Hepatitis outbreaks caused by carelessness

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Transmission electron micrograph of hepatitis B virus cores (green)
Transmission electron micrograph of hepatitis B virus cores (green)
Sloppy clinical practices have caused 33 outbreaks of hepatitis B  or hepatitis C infection in the past decade, the CDC reports after its first full-scale review of its own investigations (Ann Intern Med. 2009;150:33-39). As a result, more than 60,000 patients were told they needed diagnostic testing, 448 actually acquired the disease, and several lawsuits for malpractice have been filed.

The outbreaks occurred in 15 states between 1998 and 2008 in nonhospital settings (15 in long-term-care facilities, 12 in outpatient clinics, and six in dialysis centers). This tally “probably underrepresents the true burden” of preventable exposures, according to the review.

“In each setting, the putative mechanism of infection was patient-to-patient transmission through failure of clinicians to adhere to fundamental principles of infection control and aseptic technique,” the report states. For example, syringes, lancing devices, vials of medication such as propofol, and bags of saline that were intended for single use were actually used for multiple patients.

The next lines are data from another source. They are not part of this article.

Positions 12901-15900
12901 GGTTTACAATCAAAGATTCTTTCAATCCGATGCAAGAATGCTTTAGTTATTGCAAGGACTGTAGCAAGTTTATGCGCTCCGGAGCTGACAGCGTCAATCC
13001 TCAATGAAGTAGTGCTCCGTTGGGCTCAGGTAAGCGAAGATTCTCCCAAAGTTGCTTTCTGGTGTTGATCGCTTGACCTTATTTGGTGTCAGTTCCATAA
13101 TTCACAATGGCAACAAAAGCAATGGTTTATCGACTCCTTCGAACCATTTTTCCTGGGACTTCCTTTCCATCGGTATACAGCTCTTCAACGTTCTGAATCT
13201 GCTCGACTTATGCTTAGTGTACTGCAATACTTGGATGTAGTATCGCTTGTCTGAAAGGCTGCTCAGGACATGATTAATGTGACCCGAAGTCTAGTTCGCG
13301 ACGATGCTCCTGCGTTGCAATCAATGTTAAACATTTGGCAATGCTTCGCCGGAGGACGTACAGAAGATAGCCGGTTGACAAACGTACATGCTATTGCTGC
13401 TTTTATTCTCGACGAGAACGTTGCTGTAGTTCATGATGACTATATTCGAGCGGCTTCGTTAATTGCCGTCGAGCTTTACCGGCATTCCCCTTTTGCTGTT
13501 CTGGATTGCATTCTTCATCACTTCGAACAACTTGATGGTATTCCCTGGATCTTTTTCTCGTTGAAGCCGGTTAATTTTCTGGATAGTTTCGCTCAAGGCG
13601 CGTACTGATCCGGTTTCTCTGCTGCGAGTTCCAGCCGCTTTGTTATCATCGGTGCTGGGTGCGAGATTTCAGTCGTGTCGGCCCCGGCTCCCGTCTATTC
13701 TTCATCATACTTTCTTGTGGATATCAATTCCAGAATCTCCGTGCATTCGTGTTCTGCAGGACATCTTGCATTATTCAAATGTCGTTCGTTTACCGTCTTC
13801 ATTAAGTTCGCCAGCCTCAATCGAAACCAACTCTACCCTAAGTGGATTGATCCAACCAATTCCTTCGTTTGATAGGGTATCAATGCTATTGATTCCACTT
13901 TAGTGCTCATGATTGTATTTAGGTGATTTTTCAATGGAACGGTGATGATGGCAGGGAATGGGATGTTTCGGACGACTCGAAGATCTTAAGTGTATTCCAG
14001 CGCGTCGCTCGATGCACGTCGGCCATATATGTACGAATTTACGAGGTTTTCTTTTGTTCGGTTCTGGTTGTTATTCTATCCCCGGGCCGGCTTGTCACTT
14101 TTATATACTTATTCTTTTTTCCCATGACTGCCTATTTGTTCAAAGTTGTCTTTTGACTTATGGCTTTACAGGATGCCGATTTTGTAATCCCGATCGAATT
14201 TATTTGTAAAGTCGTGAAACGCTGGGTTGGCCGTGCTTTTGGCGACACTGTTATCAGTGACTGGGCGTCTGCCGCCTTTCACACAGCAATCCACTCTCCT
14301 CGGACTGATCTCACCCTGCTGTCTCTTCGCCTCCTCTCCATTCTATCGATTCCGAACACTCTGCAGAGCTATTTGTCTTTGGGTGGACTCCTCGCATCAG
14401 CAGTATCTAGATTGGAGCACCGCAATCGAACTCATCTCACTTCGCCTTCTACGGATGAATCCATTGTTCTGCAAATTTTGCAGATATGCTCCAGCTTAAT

“This report is a wake-up call,” states John Ward, MD, director of the Division of Viral Hepatitis at the CDC. “No patient should go to his or her doctor for health care only to leave with a life-threatening disease.”

The review calls for “a comprehensive preventive approach,” including augmented surveillance for hepatitis, provider education in safe-care practices and techniques, tighter oversight, and uniform regulations.

Meanwhile, an unrelated study has found new evidence that ethnicity may determine how patients respond to treatment for hepatitis C. In an open-label, nonrandomized trial, Hispanic whites did not fare as well as white patients who were not Hispanic.

The study involved 569 patients, including 269 Hispanics. Each received the standard treatment of peginterferon alfa-2a (Pegasys) with ribavirin for 48 weeks and was followed for an additional 24 weeks (N Engl J Med. 2009;360:257-267). The two groups were physically similar at baseline and had comparable rates of adherence to treatment, but the Hispanic arm showed a lower rate of sustained virologic response (34% vs. 49%).

The study comes after a similar trial conducted in 2006 that showed black patients also do not respond to hepatitis C treatment as well as whites do (Gastroenterology. 2006;131:470-477). Current clinical trials are focusing on adding protease inhibitors, such as telepravir and bocepravir, to the treatment protocol.

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